By Boyd Matheson
Published on January 1, 2018

Originally published in the Deseret News.

The year 2018 has dawned, and many of us have embraced the excitement of the new year with the resolution to be better and do more.

Renewed memberships at the local gym or the purchase of a new exercise gadget are popular first steps into the new year. Many have launched into new diets. Still more people are committing to downsizing and simplifying, while others are determined to upsize their standard of living and supersize their material success.

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Most of these attempts at achieving happiness and a better life will be tossed onto the ash heap of self-improvement before Groundhog Day. In fact, this annual ritual often feels like the Bill Murray classic “Groundhog Day”! I have put the same goals on my annual New Year’s list for decades without significant steps or progress.

Considering the perpetual pursuit of success and the re-creation of activities to chart and check off, it is worth wondering what we are really pursuing and why.

Chasing some media-driven definition of happiness will lead to a long and frustrating journey. But happiness also won’t be found in the halls of Congress or emanating from some central government agency for happiness. It won’t be discovered in a miracle product, nor will it be created in a corner office or inherited from a rich uncle. Happiness won’t be bestowed in a new title or job, nor will it appear in a bigger bank account. Authentic happiness is found by following a set of simple principles.

The road to happiness and prosperity doesn’t need to be as difficult as we try to make it. In the late 1800s, an unknown author penned a set of principles titled “The Road to Happiness.” The years have flown, the centuries have turned, times have changed, and technology has transformed the world — yet the road to real happiness remains unchanged.

Consider the principles in “The Road to Happiness”:

“Keep skid-chains on your tongue; always say less than you think. How you say things often counts far more than what you say.

“Make promises sparingly and keep them faithfully, no matter what it costs you.

“Never let an opportunity pass to say a kind and encouraging thing to or about somebody. Praise good work done, regardless of who did it. If criticism is merited, criticize helpfully and never spitefully.

“Be interested in others: interested in their pursuits, their welfare, their homes and families. Make merry with those who rejoice and mourn with those who weep. Let everyone you meet, however humble, feel that you regard them as a person of importance.

“Be cheerful. Keep the corners of your mouth turned up. Laugh at good stories and learn to tell them.

“Preserve an open mind on all debatable questions. Discuss, but don’t argue. It is the mark of a superior mind to disagree and yet be friendly.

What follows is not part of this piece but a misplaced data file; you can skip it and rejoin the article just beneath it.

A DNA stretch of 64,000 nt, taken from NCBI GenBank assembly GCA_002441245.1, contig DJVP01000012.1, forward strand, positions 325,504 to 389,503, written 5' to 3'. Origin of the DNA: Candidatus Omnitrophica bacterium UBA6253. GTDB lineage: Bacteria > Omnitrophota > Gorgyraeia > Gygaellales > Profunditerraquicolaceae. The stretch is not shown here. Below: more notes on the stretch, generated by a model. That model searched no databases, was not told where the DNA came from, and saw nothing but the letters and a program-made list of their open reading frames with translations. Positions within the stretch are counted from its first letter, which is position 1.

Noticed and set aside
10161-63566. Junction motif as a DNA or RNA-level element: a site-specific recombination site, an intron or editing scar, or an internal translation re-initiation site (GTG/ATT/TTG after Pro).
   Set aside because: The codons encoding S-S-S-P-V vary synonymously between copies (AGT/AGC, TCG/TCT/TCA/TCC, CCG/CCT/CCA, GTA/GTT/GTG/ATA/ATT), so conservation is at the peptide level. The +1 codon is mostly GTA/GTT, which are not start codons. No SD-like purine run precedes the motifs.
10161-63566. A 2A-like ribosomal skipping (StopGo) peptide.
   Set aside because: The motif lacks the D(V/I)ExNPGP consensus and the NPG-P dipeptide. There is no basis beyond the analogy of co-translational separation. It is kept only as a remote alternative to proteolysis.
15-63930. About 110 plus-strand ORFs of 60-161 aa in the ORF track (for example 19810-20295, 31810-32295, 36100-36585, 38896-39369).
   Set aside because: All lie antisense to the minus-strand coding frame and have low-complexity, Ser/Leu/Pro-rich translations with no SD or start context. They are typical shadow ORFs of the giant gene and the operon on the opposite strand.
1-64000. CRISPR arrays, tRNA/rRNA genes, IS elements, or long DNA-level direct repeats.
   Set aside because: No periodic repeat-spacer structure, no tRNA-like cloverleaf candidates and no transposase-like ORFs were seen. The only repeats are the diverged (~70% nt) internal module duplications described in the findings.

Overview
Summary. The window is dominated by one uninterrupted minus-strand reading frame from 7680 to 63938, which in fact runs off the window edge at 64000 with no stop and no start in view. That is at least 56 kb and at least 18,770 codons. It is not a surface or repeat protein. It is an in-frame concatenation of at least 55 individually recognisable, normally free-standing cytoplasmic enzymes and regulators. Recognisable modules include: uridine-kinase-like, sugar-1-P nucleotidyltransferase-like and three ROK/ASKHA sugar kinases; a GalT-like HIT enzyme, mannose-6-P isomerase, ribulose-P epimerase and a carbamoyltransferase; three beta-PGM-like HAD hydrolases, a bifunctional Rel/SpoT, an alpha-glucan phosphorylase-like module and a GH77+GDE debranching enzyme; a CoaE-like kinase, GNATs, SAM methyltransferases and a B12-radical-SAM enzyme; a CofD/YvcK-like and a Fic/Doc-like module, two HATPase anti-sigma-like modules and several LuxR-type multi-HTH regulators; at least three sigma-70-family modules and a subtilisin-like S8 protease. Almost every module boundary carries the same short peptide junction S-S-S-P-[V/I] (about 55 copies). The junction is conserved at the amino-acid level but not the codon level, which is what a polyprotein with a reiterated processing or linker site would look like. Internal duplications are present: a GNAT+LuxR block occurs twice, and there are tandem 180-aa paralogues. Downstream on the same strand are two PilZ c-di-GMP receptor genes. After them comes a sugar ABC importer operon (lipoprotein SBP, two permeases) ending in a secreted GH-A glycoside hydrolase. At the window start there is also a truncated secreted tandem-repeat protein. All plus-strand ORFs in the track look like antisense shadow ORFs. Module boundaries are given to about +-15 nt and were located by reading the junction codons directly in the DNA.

“Let your virtues, if you have any, speak for themselves, and refuse to talk of another’s vices. Discourage gossip. Make it a point to say nothing to another unless it is something good.

“Be careful of others’ feelings. Wit at the other fellow’s expense is rarely worth the effort and may hurt where least expected.

“Pay no attention to ill-natured remarks about you. Simply live so that nobody will believe them.

“Don’t be too anxious about getting your just dues. Do your work, be patient, keep your disposition sweet, forget self, and you will be respected and rewarded — on the road to Happiness!”

Simple, powerful principles to build a better individual, family, neighborhood and nation. These principles are a way of traveling. While there would still be an abundance of problems to solve in our country and around the world, imagine what could happen in 2018 if everyone pursued this path. The destination of peace, prosperity and opportunity for all would still be far in the distance — but choosing to get there on the road to happiness would propel all of us toward that destination faster, with less struggle and strife, more hope, and greater compassion for our fellow travelers.

My resolution for 2018 is to better live the principles of “The Road to Happiness.” I have much to improve and more to learn, but I believe that taking this road can make all the difference. I invite you to join me! As individuals, as a community and as a state, we can prove that Utah is pursuing the road best traveled — the road to happiness.

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Boyd Matheson is president of Sutherland Institute. Boyd, who served as chief of staff for Utah Senator Mike Lee in Washington, D.C., has a wealth of experience as a coach, executive adviser and business consultant.

In addition to his service as Sen. Lee’s chief of staff, Boyd most recently built a successful political consulting firm advising national and state elected officials and candidates. From 2005 to 2012, he served as president of Trillium Strategies, a consulting firm focused on branding, business transformation and operational excellence.

Boyd and his wife, Debbie, have five children and four grandchildren.

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